Sexuality And CreativitySunday Mass Readings Vigil Mass ReadingsPodcast of Readings Video Reflections Lecturas y Comentarios Sunday Readings Bible StudyPrayer of the HoursBurning Question: Do Catholics "worship" the Virgin Mary?"“Blessed are you who believed that what was spoken to you by the Lord would be fulfilled”
Solemnity of the Assumption of the Blessed Virgin Mary, Aug. 15, 2010 (AssumptionC)
By Fr. Ron Rolheiser
A friend of mine recently left the priesthood. He loved being a priest and was a good one. His problem? He was a man who worked with hands and fashioned beautiful things out of wood. At a point, rightly or wrongly, he felt that he couldn’t be really creative if he remained celibate: “I can’t be creative without sex!” is how he put it. That was more than hormones speaking. He was an artist, with an artist’s temperament. Most artists, I suspect, will understand exactly what he is saying, even if they don’t necessarily agree that this necessitates his particular decision.
There’s a creativity that is released by sex, just as there’s a sterility (“dried-upness”) that can come about by its suppression. Artists know this, too well in fact. It’s one of the reasons they’re so prone to artistic license in this area. Countless artists have expressed this, creativity and sexuality are linked at the very source of things.
Anne Michaels, for example, in her recent book, Fugitive Pieces, makes a virtual spirituality of creativity out of sex. Her two main characters, both male, have their personalities and creativity opened up only through sex. The intimation of course is that this is true for everyone. This is not a simplistic thesis. Artistic license in the area of sex is fired by more than hormones, ego, or irresponsibility, though one would have to be blind to not see that these often too play a role. What drives artists here is the connection between sex and creativity. There is a powerful link. And why shouldn’t there be? All life is after all created through sex, in some fashion or other of that word.
Given this background, we see that Mary’s question to the Angel, Gabriel, at the time of the Annunciation, is more than a simple query in biology: “How can this be since I am a virgin?” She had just been told that she was to be the most creative of all artisans, the artist of artists, the mother of the fountain of creativity itself. So her question is a good one, a deep one: “From what source can this life spring, given the limited way that I am living out my sexuality?”
This is indeed the real meditation for celibates like myself: “How can I be creative without sex?” It is also just as crucial a meditation for everyone else, even for those who do enjoy healthy sexual lives. Given our congenital propensity for polymorphous embrace, we still all have to live out a certain sexual asceticism. Ultimately everyone has Mary’s question: “How can I truly bring forth new life, given that I can’t sleep with the whole world?”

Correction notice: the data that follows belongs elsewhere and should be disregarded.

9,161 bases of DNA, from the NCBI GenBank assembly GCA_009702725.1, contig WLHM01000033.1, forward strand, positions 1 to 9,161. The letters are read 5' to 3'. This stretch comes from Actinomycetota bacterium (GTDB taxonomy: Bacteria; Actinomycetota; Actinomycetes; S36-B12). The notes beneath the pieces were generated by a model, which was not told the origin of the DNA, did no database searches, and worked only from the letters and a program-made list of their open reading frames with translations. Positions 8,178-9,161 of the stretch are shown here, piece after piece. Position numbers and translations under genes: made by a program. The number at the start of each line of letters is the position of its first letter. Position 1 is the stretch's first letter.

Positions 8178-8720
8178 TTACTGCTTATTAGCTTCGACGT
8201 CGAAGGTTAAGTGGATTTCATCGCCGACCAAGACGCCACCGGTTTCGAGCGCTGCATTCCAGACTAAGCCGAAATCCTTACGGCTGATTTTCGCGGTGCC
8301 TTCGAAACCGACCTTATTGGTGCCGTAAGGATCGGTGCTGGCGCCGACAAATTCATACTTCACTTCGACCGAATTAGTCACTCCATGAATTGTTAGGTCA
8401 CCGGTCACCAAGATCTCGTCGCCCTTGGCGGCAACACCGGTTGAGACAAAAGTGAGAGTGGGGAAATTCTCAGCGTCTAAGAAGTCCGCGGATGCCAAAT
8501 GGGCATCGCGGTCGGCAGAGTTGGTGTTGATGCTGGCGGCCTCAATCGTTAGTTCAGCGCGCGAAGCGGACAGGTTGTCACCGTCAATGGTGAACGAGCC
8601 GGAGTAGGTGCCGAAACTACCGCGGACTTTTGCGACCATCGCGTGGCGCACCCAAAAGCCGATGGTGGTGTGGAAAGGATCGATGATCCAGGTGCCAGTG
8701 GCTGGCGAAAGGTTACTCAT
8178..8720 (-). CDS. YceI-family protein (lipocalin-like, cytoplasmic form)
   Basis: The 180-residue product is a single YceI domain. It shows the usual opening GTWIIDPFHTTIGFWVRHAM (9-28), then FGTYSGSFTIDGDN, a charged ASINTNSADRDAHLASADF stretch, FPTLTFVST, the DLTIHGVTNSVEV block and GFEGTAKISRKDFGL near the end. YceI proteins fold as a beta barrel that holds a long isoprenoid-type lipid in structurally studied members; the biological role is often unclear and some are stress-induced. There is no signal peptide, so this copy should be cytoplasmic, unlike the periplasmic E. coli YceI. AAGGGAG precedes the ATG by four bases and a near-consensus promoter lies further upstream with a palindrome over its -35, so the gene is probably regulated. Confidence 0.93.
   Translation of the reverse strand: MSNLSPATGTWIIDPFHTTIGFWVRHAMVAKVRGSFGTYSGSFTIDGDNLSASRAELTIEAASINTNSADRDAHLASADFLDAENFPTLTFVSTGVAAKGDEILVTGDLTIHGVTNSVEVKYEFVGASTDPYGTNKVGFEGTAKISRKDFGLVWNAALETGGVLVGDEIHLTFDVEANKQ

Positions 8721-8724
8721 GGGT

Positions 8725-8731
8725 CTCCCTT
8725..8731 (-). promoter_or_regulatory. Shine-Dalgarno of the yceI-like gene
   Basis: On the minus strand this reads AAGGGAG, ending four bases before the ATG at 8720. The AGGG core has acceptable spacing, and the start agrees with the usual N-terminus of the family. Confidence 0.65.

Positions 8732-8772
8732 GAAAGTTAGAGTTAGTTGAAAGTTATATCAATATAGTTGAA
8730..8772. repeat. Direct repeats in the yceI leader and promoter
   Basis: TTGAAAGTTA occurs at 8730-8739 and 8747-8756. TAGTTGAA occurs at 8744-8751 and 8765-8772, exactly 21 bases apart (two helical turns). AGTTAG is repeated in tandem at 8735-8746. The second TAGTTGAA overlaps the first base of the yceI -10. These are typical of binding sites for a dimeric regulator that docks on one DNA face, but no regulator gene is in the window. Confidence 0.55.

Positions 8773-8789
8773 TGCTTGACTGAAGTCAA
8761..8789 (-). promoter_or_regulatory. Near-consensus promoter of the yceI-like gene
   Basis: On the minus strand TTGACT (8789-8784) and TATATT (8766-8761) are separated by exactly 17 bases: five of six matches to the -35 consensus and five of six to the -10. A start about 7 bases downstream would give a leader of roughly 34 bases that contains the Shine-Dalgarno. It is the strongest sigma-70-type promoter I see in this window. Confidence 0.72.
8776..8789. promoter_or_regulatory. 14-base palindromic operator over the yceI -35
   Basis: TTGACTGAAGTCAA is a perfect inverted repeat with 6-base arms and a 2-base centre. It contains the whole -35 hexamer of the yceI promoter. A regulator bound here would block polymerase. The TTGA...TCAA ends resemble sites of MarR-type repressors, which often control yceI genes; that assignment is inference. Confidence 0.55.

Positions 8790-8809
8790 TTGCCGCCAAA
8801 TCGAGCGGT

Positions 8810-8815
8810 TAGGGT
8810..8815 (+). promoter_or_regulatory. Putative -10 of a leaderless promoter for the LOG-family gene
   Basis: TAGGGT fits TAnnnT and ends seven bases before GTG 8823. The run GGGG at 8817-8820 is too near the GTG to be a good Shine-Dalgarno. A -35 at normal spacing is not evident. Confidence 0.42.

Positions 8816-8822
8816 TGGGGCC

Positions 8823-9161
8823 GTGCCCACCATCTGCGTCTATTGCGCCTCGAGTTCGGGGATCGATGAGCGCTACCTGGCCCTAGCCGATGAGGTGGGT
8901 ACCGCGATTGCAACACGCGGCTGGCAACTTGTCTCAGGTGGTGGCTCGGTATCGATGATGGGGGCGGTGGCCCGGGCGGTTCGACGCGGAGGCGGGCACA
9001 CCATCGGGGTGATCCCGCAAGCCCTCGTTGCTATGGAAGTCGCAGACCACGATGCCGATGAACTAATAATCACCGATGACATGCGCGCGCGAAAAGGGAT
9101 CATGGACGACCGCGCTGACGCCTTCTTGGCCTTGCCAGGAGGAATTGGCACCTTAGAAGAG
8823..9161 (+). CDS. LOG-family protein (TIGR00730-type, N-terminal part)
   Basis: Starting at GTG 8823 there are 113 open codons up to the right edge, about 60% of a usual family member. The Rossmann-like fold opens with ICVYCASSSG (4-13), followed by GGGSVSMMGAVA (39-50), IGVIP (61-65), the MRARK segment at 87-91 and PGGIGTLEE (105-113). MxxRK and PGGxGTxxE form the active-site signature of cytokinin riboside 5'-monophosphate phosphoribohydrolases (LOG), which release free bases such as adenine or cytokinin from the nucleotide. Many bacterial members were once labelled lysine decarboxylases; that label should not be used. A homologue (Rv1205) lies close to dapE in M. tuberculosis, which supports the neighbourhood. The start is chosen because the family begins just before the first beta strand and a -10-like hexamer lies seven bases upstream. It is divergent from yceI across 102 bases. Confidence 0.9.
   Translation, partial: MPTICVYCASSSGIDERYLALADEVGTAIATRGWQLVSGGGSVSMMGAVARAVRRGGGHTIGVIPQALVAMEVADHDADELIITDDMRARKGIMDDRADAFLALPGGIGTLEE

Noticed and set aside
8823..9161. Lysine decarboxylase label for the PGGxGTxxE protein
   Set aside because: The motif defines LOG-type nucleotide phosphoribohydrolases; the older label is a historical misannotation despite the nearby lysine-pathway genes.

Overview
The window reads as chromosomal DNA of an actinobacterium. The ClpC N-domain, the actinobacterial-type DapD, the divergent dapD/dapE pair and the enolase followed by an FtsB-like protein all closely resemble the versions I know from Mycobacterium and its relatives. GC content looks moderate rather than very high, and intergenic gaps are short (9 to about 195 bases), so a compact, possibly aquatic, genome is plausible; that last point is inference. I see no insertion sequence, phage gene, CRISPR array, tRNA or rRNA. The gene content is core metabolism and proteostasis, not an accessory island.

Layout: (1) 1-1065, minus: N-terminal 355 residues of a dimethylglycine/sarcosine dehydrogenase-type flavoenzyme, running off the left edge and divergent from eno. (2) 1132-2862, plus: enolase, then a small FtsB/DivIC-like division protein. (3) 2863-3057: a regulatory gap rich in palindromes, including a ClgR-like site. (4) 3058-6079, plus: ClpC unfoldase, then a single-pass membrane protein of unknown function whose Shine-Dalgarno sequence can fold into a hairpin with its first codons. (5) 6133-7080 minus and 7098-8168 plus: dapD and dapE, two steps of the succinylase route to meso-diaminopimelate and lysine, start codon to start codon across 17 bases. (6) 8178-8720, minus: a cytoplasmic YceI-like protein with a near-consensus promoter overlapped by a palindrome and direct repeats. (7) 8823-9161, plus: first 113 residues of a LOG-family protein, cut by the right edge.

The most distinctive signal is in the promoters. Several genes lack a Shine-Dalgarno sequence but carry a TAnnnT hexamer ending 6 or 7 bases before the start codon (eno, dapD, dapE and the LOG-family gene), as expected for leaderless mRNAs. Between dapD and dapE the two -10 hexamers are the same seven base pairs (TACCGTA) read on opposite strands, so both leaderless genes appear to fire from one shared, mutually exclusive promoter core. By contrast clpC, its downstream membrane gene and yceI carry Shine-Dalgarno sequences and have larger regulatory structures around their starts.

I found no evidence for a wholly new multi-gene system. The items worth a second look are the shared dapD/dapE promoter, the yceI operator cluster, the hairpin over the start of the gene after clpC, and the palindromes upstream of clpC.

There’s no easy answer to that question - for artists, for married people, for celibates, or for anyone else. Sometimes, in terms of Christian spirituality, we have been too simplistic in our answer. We’re paying the price for that. Too prevalent is the artist who finds our theology of sexuality stifling and anti-life and has walked away from the church (and sometimes the faith) for just that reason. What is the answer? How can any of us be creative, given that we may not give ourselves irresponsible license in the area of sex?
I’m not sure that there is a theoretical answer, some clear spiritual formula that can be articulated, canonized, and then applied in each case. We have, of course, a few non-negotiable principles, like the ten commandments, but these only define the outside parameters. Inside, innate within the very concepts of love, sex, respect, and responsibility themselves, lies a deeper set of moral principles that are much less easy to name and codify. We learn these more by living morally than by studying anything. So how should we live so that our sexuality properly fuels our creativity?
The answer to that, I suspect, will involve three things: a certain grieving, a certain mysticism, and a certain trust.
Grieving: We can’t be God, neither in our talents to create nor in our capacity to sleep with the universe. At a certain point, we have to accept limit. We’re creatures, not God. And what we can’t have, must be grieved or it will make us bitter.
Mysticism: Sex is earthy, real, and produces life. But there are other, real, forms of love-making. These too produce life. The Body of Christ is, at one and the same time, radically physical and radically mystical. Even as sex plays such a life-producing role in this world, there are deep, invisible embraces inside the body of Christ where seed and womb too meet and produce life in ways beyond what we can phenomenologically trace.
Trust: Maybe, as we see in Mary’s response, the real answer is trust, faith that if we live out our lives according to what we deeply believe, no matter how far from human fertility that may seem at times, God will make us creative in ways that we cannot now imagine. The Holy Spirit too makes us pregnant.